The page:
How to discover your purpose and align it with your career
Ask most people what is their greatest career concern and they're likely to respond in unison: money. It seems we just can't earn enough, doesn't it?
A deeper probe into what keeps many people up at nights, however, is likely to reveal a concern beyond money. In his book, Man's Search for Meaning, Dr Viktor Frankl identifies this deeper concern as 'meaning'.
Lawyer-turned-teacher John Clark, in his brilliant book The Money is the Gravy, calls this deeper problem 'career angst'.
People suffering from this gnawing inner dissatisfaction with their work and life "are often extraordinary individuals who are engaged (usually very 'successfully') in work they do not value and that uses only a fraction of their talents," Clark asserts.
Such lack of value and misalignment with their true gifts and passions make them "feel empty and insecure, though their work achievements may be judged glittering by others", says Clark.
Though often experienced by people who have attained some level of career success, this phenomenon is by no means limited to them. Young university graduates, talented artists, self-employed persons and experienced professionals struggling to find a satisfying job also feel this angst.
Unless you've felt this deep anxiety, ennui and depression, it can be hard to identify with those who have. For many, it's nothing short of an existential crisis - they are desperate to discover some purpose and meaning in their work and life.
To discover a purpose around which to build your career, here are three steps you may find helpful.
Identify your passion
'Do what you love' is one of the most oft-repeated cliches in career counselling. It's almost never followed, however, since most people ridicule the idea of making money pursuing their passion. The evidence, from the most successful people in the world, however, is that it is eminently possible.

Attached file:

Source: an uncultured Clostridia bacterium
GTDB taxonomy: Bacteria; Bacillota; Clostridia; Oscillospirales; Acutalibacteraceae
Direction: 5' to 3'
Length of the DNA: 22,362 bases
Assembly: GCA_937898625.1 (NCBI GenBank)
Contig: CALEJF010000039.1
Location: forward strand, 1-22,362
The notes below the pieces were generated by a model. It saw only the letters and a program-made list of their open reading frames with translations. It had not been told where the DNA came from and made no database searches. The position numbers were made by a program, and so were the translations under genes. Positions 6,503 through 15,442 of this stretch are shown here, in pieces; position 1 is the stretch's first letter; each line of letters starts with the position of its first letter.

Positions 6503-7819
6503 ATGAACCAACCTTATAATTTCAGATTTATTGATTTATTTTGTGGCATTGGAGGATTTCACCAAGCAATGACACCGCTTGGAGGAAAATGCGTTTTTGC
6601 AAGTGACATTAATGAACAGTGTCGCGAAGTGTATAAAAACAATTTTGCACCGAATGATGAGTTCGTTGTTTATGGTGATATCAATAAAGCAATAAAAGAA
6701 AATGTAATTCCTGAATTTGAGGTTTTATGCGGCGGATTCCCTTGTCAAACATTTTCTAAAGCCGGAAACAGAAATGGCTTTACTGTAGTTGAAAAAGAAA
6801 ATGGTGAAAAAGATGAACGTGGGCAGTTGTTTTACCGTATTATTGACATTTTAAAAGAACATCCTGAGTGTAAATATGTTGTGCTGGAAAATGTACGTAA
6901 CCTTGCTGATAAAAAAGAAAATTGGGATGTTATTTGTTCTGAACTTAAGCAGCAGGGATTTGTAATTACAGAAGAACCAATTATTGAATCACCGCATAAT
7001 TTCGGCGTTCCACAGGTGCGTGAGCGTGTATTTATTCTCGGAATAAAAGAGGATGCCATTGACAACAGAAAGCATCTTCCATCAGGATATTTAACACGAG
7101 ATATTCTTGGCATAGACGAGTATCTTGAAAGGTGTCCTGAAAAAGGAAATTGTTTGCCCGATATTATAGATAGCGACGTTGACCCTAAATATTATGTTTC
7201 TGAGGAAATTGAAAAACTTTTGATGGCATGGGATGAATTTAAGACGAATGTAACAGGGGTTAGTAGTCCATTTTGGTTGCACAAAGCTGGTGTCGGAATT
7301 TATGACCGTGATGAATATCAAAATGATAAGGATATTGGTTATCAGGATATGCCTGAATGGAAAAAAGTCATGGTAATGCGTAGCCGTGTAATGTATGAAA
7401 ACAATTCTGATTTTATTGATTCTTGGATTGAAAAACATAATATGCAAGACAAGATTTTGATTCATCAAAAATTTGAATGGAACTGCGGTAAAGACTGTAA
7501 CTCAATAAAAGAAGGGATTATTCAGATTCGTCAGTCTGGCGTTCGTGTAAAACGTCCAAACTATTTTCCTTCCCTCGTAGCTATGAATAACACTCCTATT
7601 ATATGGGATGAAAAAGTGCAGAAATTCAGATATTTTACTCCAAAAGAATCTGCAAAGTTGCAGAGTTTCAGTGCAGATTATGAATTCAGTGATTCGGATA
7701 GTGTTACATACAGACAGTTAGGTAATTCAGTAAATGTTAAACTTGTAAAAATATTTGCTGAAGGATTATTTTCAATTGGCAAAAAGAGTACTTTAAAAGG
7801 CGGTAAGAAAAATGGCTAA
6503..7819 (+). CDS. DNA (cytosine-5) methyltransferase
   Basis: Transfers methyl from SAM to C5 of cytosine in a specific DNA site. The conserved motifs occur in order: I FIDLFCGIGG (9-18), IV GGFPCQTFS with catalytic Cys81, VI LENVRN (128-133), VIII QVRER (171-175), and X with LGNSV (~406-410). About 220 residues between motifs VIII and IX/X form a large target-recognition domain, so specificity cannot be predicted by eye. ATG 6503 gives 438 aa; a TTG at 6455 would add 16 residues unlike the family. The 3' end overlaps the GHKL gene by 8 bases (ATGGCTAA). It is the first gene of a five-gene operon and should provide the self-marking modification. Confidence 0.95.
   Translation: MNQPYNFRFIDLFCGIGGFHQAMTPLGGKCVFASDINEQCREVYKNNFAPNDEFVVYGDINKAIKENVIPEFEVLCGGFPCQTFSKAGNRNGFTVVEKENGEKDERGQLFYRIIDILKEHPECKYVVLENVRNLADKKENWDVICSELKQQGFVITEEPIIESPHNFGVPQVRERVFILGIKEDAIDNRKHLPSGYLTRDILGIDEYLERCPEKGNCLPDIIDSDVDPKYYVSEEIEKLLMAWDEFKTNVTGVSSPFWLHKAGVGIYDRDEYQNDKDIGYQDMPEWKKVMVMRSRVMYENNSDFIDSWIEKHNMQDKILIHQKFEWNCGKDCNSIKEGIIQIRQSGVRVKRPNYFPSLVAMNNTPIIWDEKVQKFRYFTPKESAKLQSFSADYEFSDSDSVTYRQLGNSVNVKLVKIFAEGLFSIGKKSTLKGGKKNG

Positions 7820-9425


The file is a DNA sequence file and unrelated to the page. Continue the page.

Your passion is a clue to your unique purpose. Entertainer and author of the new book, Act Like a Success, Think Like a Success, Steve Harvey says, "The key to success is to make the most of something you already have; that's your gift. All of us are born with it. It's the thing that we do best with the least amount of effort." What's that for you?
Develop your gift or talent
Usain Bolt always had raw athletic talent. However, talent is never enough. You need the right training and mentorship to hone your talent. Your goal is to be extraordinary at what you do. It's to present the best of your gift to the world. Enrol in school or get a coach.
Use your gift to serve others
Find or create a product or service solution to help people, using your talent. Look around for people with problems, with pressing needs. They are everywhere - your church, community, workplace and home.
To make money and build a career around your gift, you'll need to solve a problem that many people have - your market - for which they will pay you to provide a solution. However, focus on giving them excellent service first, not on making money.
Glenford Smith is a motivational speaker and success strategist. He is the author of 'From Problems to Power' and co-author of 'Profile of Excellence'. firstname.lastname@example.org